On Oct. 28, 2013, seven weeks after Australia’s federal election, new Prime Minister Tony Abbott and new opposition leader Bill Shorten arrived in Afghanistan – as always an unannounced visit – to declare an end to Australia’s longest war. The message from Abbott and Shorten was of a job well done, yet after 12 years of military effort the “mission accomplished” language was hesitant.  “Australia’s longest war is ending, not with victory, not with defeat, but with, we hope, an Afghanistan that is better for our presence here,” Abbott told assembled troops at the Tarin Kowt base. From 2002, 41 Australians were killed on operations in Afghanistan – 40 with the Australian Defence Force and one serving with the British Army. More than 200 personnel were wounded and 26,000 service personnel rotated through the country.

“Not a victory, not a defeat, we did our best,” is a cautious epitaph for a dozen years of fighting and the expenditure of A$8 billion. One achievement that can be measured is the bipartisan unanimity that marked Australian politics at every stage of the Afghanistan saga. Australia’s commitment spanned four prime ministers and eight opposition leaders – and all these leaders agreed on the war. The consensus between Labor and the Liberal-National Coalition – the two sides that form governments in Australia – was notable for never publicly wavering. Only the smaller Greens Party opposed Australia’s role in the war.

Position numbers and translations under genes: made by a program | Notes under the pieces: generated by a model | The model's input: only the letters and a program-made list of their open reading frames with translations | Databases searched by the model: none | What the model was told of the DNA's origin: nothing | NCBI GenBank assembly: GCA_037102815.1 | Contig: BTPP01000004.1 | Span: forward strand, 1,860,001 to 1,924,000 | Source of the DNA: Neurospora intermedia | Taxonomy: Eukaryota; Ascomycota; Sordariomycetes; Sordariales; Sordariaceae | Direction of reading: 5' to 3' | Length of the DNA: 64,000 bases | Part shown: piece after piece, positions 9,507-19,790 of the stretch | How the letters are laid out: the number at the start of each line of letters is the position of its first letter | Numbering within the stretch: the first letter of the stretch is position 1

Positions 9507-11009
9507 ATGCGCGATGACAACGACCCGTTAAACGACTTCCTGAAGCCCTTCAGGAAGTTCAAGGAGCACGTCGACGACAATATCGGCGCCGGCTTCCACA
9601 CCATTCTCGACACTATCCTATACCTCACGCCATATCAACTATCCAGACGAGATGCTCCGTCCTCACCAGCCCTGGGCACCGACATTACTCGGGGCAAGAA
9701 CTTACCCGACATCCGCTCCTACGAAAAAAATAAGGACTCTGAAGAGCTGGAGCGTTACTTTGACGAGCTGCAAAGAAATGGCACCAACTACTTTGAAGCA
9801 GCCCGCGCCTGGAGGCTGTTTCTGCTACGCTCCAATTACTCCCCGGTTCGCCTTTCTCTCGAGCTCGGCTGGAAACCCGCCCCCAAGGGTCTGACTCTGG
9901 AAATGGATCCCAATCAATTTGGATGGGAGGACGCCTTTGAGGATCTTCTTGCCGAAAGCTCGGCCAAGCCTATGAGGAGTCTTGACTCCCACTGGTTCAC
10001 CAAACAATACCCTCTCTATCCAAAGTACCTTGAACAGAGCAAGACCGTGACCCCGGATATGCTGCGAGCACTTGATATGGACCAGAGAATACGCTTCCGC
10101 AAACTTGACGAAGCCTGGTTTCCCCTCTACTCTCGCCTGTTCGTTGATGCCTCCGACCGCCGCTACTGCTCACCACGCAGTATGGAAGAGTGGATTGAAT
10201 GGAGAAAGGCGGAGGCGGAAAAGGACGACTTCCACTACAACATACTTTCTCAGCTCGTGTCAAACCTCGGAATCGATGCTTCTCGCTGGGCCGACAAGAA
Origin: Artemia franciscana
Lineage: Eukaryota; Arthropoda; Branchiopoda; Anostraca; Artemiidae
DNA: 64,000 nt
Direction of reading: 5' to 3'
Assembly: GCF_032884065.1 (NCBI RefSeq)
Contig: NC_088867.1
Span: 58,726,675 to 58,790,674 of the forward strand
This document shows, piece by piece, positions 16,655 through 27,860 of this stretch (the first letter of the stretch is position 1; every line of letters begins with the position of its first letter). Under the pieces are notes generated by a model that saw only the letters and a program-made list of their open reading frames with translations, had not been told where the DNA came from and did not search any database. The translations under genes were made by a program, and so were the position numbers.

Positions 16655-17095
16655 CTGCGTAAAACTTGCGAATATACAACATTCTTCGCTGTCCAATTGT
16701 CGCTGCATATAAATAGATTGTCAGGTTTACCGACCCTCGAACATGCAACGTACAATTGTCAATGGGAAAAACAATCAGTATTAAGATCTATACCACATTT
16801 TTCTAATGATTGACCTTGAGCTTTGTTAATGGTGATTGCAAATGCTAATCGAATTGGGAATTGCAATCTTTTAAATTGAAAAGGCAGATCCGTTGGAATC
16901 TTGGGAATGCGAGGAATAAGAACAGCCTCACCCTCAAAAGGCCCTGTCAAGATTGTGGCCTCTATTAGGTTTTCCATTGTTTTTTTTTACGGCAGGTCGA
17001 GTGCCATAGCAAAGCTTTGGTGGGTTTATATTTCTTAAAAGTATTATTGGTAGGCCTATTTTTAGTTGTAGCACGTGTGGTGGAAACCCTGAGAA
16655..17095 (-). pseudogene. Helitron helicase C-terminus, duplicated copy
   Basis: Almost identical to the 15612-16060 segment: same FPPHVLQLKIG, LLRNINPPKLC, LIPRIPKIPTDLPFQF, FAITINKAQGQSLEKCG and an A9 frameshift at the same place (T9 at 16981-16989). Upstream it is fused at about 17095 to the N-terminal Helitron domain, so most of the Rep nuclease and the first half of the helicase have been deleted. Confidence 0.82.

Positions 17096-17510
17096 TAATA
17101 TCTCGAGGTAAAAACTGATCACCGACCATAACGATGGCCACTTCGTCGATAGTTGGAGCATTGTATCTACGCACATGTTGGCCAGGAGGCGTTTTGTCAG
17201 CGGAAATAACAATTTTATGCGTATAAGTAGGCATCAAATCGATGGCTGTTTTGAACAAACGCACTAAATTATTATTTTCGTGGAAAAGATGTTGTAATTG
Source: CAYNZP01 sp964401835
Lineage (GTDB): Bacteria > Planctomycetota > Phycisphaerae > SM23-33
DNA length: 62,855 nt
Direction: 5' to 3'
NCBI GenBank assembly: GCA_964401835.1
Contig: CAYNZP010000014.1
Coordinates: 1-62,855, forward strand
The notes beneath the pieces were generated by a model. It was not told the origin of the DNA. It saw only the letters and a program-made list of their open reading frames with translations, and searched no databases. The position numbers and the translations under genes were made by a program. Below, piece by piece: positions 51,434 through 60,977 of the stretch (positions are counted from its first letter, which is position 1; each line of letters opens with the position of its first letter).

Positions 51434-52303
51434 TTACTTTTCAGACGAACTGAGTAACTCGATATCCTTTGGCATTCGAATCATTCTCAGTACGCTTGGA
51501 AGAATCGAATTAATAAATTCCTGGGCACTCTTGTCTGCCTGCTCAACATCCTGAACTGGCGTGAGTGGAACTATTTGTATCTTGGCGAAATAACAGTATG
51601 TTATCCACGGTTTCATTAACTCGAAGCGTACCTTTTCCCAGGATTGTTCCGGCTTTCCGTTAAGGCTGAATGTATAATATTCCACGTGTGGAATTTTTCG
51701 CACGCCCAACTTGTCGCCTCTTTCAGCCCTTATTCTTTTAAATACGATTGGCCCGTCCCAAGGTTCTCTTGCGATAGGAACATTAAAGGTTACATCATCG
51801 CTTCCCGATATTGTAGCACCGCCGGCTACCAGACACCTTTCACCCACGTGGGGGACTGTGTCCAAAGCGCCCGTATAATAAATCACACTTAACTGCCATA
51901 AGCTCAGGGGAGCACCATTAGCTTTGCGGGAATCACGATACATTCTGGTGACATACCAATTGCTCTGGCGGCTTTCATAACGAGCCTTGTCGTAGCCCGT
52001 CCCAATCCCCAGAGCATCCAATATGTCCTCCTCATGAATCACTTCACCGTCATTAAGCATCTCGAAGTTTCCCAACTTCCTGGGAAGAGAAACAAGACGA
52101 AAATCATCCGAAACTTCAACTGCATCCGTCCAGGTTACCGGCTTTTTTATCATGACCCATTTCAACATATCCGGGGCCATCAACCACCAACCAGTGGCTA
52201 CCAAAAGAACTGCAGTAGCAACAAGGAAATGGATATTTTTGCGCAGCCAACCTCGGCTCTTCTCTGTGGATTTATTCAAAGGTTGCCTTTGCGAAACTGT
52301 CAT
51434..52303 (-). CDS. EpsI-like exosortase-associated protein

Afghanistan joins the two World Wars and Korea as conflicts that did not see Australia’s big political parties at war over the war. Afghanistan, indeed, saw broad unity in Canberra on how the war should be fought as well as the agreement that it was worth fighting. By contrast, the Labor Party opposed the Howard government’s commitment to Iraq and withdrawal from Iraq was part of the policy that helped Labor win the 2007 election. The unusual joint visit by Abbott and Shorten expressed the political reality that Labor and the Coalition both supported an Australian military role in Afghanistan all the way through; the Coalition and Labor owned the war in government and neither deviated when in opposition.

The Australian Defence Force mission in Uruzgan concluded on Dec. 15, 2013, after a decade of operating in the province. The infrastructure at the multinational base at Tarin Kot was handed to the Afghan government, marking the conclusion of the International Security Assistance Force’s primary mission in Uruzgan. In 2014, Australia’s military numbers in Afghanistan are down to about 400 personnel who are training and advising the Afghan National Security Forces in Kabul and Kandahar.